4 Hayden Christensen’s Force Ghost
Amidst the celebration of the Empire’s defeat in the final scene of Return of the Jedi, the Force spirits of Anakin Skywalker, Obi-Wan Kenobi, and Master Yoda stand side by side for the final time as their stories are completed, but Lucas simply couldn’t let that be the end of it. Decades later, following the initially mixed success of the prequel trilogy, this special feature had actor Hayden Christensen come back to reprise his version of Anakin Skywalker from Revenge of the Sith to be added where it blatantly did not fit. Originally, this ending scene had actor Sebastian Shaw continuing his role as the unmasked face of Darth Vader to portray the Force ghost of an aged Anakin Skywalker but given his face is only previously seen during Vader’s death, Lucas felt it didn’t hit hard enough to belong in the climax of the series. Instead, Lucas opted to replace him with the more recognizable Christensen and waive the illogical outcome of Anakin essentially reverting to his younger self in death by saying it was because he was good again.
3 Jabba The Hutt in A New Hope
In his original introduction, Jabba the Hutt fit perfectly as a minor antagonist at the beginning of Return of the Jedi to establish that substantial threats inhabited the galaxy aside from just the Empire, and the several mentions made to him throughout the trilogy without actually seeing him until his first appearance reinforces this. The initial special edition of A New Hope threw this out the window as it chose to reintroduce a deleted scene that saw Jabba himself coming to Mos Eisley to search for Han briefly after Han as a character was even established. Disregarding Jabba’s horrendous new CG appearance, this scene only serves to bog down every element it touches, establishing the Hutt as a meager pushover of a crime boss with the way he converses with Han and renders the earlier scene with Greedo hunting down Han for Jabba redundant.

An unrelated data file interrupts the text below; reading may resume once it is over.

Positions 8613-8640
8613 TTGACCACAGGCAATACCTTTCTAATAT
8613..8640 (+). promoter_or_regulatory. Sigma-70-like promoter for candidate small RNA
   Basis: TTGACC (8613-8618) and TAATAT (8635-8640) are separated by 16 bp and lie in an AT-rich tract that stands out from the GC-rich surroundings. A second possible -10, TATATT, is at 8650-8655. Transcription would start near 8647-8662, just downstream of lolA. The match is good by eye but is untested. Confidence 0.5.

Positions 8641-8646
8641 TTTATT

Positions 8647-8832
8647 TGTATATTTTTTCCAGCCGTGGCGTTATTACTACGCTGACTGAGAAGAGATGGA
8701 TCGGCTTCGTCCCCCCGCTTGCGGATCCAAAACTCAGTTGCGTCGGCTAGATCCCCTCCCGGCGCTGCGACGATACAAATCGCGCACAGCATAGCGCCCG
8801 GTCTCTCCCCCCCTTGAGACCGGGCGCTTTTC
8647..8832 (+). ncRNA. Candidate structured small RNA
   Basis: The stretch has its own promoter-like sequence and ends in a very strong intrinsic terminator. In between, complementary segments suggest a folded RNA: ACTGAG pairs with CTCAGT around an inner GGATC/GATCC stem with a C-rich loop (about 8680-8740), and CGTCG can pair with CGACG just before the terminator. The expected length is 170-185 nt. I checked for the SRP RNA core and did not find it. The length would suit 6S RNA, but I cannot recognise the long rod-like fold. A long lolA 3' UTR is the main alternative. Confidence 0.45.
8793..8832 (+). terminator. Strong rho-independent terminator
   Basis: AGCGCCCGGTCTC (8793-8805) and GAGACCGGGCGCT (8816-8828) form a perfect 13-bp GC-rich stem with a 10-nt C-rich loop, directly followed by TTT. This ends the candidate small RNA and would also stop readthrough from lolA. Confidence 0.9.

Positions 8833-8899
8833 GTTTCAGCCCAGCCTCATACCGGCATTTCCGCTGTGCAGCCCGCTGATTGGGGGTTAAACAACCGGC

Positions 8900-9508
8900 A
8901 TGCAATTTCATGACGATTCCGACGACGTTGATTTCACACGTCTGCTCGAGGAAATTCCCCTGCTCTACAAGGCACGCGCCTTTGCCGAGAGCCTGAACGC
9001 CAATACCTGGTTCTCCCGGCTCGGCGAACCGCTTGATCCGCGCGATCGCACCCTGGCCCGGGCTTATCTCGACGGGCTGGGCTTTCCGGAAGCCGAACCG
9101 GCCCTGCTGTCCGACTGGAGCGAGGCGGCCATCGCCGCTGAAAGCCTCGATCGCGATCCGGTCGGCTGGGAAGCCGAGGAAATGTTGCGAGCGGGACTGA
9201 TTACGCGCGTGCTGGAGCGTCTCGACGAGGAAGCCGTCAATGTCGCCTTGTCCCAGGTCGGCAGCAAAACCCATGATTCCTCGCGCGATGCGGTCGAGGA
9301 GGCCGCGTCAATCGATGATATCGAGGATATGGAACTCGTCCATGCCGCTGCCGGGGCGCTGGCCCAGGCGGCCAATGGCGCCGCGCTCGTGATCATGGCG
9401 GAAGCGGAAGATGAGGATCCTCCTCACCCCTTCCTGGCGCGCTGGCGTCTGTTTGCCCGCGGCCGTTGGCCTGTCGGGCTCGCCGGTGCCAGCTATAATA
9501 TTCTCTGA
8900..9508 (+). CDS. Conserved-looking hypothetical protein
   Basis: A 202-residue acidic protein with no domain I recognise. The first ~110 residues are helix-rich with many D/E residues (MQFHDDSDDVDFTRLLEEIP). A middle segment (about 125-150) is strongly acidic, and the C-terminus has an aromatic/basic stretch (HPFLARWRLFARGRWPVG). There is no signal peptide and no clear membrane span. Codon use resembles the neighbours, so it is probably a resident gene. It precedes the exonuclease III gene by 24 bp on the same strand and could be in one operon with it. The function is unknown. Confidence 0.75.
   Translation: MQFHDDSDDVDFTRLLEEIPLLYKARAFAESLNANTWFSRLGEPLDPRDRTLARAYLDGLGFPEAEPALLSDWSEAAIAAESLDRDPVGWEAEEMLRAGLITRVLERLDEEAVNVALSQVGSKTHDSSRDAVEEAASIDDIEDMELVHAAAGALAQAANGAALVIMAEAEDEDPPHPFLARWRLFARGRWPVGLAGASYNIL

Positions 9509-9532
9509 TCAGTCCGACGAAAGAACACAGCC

2 Greedo Shot First